WHAT we call the helm is the tiller, that turns the rudder on either side, of the after part of the keel and stern-post, for the water to act upon, as the management of the ship may require; and as ships differ in breadth abaft, so should the tiller in its length; that is, the tiller should be just long enough to reach close over to each side, when the rudder stands at an angle of 33 degrees or bears three points of the compass from the direction of the keel, which is generally allowed to answer best; for to make the rudder go over, is found from experience to increase the resistance of the ship's way, which lessens the power of the rudder, to steer and manage the ship, in proportion as she loses her way through the water. Fault of the helm going too much over. Yet in boats and larger vessels, where the rudder and tiller admit of it, I have seen people so stupid, as to put the helm in tacking almost right athwart the stern, which tends more to stop the vessels way, than to bring her head round against the wind and waves, from one tack to the other. This shews how necessary it is as far as possible, to have things fixed by the best rules, to prevent such bad practice.
To confirm that the angle of 33 degrees is sufficient, with a bevil I tried the rudders of many ships, some built sharp for sailing, others full for carrying, Dutch as well as English, and found some, tho' very few of their rudders, that stood at so large an angle as 33 degrees, Fault of the helm not going enough over. but most at about 30 degrees, and several at but about 28 degrees or two points and a half, which is certainly a fault, to loose any of the rudders outmost power, because it is often wanted on the most important occasions, when safety may depend upon it.
Moving the helm can have no effect to manage a ship but when she passes through the water, or the water passes by her, in a tide or currents way, then the water gives equal power to the helm, as if the ship went at that rate through the water.
When the helm is a midships, the rudder can have no effect to turn the ship either way, as it then stands in the same direction with the keel and sternpost; The effect of the water upon the rudder. but suppose the helm put to starboard, it turns the rudder towards the larboard side of the ship, which makes the larboard side of the rudder to resist the water, which acts with a power according to its velocity, or the ship's head way thro' the water, against the larboard side of the rudder, to turn the ship's stern to starboard, and consequently her head to port, and the center of this turning motion, is allow'd to be at the ships center of gravity, as mentioned page the 14th. It may easily be perceived that when the helm is put hard a port, how it acts, from the same causes to turn the ships head to starboard, as may be seen by looking at plate the 7th, where the plane of a ship, in three different situations is represented with the helm hard a-port, which makes it evident that when the ship has headway, the water must act against the starboard side of the rudder, in a direction so as to turn the ships stern to port, or towards that side the helm or tiller is put upon, and her head to starboard from that side that the helm lies, as abovementioned.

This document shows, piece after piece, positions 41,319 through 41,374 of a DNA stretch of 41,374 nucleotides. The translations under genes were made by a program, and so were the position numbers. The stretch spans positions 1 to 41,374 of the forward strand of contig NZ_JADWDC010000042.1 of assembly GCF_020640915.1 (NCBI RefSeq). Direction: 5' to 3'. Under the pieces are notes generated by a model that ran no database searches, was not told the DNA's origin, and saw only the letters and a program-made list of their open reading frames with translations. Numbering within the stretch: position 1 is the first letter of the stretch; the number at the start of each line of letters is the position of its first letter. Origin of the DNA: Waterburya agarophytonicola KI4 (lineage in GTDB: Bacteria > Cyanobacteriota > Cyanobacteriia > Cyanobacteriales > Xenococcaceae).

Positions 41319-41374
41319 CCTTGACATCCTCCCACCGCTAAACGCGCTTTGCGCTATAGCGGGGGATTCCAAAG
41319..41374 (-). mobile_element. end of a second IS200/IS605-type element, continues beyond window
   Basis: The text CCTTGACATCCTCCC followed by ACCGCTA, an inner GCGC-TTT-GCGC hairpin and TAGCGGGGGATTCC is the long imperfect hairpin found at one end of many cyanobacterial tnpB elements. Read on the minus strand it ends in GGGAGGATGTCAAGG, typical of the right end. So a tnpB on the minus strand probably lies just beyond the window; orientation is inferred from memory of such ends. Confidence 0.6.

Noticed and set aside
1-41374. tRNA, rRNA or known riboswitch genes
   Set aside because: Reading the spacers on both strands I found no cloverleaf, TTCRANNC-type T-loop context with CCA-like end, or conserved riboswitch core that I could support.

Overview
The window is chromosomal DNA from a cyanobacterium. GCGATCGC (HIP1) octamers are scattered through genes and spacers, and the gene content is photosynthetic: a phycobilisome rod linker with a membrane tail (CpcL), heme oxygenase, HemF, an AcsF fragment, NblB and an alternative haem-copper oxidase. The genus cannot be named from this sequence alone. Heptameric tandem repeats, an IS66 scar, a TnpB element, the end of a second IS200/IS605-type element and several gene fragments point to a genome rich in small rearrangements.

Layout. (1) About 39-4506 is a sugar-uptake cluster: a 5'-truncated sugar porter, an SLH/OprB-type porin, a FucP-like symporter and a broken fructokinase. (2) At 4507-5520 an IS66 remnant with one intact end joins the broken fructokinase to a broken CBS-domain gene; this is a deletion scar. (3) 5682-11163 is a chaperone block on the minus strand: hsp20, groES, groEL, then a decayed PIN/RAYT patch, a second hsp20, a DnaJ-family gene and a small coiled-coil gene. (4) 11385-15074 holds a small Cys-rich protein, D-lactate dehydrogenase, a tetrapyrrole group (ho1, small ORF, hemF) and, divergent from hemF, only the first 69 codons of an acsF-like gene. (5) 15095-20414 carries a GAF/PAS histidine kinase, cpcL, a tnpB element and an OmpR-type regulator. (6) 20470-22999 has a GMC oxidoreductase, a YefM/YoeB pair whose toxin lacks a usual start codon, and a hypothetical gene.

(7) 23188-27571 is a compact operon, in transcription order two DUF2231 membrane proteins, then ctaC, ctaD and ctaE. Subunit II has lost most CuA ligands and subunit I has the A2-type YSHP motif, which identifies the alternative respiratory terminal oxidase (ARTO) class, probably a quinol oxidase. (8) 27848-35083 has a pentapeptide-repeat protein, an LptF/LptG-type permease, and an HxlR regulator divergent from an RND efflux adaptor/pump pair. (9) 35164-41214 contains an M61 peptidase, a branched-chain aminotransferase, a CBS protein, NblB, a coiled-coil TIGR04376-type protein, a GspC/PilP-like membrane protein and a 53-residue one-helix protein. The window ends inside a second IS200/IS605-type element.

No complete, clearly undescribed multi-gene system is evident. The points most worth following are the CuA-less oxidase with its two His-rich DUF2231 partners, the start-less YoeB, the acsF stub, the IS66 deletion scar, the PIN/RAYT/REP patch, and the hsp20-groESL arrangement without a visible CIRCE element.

William Hutchinson: A Treatise on Practical Seamanship; with
Hints and Remarks Relating Thereto: Designed to Contribute
Something towards Fixing Rules upon Philosophical and Rational
Principles; to Make Ships, and the Management of Them; and
also Navigation, in General, more Perfect, and Consequently
less Dangerous and Destructive to Health, Lives, and Property.
Printed for the Author, Liverpool, 1777. pp 38-39.
Transcribed by Lars Bruzelius
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